- The Hawaii Department of Education has released a new strategic plan for recruiting and retaining more teachers after recent reports showing that its five-year retention rate is only 51% and that there still more than 500 vacancies for the current school year, Hawaii News Now reports.
- The main reason for the low retention rate is that 38% of the teachers who leave the schools are leaving Hawaii altogether; the second biggest factor is retirement.
- The state is working to extend recruiting efforts to the mainland and overseas, is trying to convince more university students to pursue education and is expanding pathways to licensure in order to address the issue. The state is also scrambling for new sources of funding to boost teacher salaries, which are the lowest in the nation when adjusted for cost of living in the state.
Hawaii has much to offer in terms of climate, beauty, history and cultural significance. However, it is a challenging place to teach for a number of reasons. Its high cost of living, for example, means that its teachers are the lowest paid in the nation. Though the state is ranked as first in the nation in teacher union strength, beginning teachers make only $24,409 a year when adjusted for the cost of living, according to a recent Wallet Hub report. Lack of administrator support for teachers is another reason why educators say they are dissatisfied.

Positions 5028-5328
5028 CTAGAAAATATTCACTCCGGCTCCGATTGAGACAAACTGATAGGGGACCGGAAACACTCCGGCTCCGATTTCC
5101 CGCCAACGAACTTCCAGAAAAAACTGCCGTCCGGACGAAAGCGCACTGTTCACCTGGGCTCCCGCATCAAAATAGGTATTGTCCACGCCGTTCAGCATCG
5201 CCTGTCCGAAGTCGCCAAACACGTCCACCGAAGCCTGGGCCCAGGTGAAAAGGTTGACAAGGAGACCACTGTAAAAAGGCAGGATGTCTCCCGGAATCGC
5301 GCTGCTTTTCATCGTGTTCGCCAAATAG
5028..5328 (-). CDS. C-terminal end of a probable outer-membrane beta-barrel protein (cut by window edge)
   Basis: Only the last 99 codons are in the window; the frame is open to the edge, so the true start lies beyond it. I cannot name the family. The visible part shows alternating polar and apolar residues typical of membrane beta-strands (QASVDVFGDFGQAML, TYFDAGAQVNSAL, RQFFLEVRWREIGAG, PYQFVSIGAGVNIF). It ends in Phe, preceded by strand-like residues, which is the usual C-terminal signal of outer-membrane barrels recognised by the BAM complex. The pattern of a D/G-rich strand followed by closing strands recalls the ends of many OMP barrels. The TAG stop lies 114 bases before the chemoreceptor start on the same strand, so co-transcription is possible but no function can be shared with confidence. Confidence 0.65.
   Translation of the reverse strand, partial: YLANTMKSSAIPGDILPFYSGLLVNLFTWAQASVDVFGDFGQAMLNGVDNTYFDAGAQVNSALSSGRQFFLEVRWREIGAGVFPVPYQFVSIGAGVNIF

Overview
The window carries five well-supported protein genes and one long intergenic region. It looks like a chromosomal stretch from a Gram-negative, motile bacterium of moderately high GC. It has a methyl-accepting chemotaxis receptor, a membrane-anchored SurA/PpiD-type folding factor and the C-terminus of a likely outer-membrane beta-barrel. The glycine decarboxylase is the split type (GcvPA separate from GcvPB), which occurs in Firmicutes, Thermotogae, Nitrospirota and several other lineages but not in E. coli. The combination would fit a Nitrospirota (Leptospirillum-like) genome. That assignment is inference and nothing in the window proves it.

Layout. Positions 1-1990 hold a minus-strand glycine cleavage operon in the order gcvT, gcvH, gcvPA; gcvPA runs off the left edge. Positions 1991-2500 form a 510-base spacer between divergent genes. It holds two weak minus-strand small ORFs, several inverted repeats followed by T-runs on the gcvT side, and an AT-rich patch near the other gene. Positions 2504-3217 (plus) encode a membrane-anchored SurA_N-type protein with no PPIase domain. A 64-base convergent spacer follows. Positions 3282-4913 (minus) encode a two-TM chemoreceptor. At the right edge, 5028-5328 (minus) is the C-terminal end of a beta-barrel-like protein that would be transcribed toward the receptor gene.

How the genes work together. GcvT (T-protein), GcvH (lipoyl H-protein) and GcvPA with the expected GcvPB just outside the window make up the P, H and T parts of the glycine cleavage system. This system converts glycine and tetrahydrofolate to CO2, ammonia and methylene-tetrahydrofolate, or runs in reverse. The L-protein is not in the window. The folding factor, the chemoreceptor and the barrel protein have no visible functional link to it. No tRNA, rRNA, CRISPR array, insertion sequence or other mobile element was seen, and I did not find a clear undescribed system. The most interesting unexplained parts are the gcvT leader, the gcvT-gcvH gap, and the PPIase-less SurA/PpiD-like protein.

The state faces several challenges when it comes to supporting education. Despite the fact that Hawaii is comprised of several diverse islands and has a population of 1.4 million with 185,000 students in 256 schools, it has only one statewide school district that is not supported by property taxes. A recent ballot measure designed to increase property rates on expensive properties didn't count because it was struck down by the state supreme court.
Another factor is the sense of isolation and cultural barriers that many teachers from the mainland experience. Most students in the district are from Hawaii and retain a strong sense of cultural independence that is not always welcoming to outsiders. Currently, only about one-third of the state's teachers come from home-grown programs, leaving leaders to search for teachers outside the state’s isolated geographic boundaries. The state recently launched a Teaching and Learning Academy program to recruit more high school students into teaching careers and initiated a New Teacher Center in 2011 to provide more support to beginning teachers, but it is too early to tell if these efforts will help in the long run.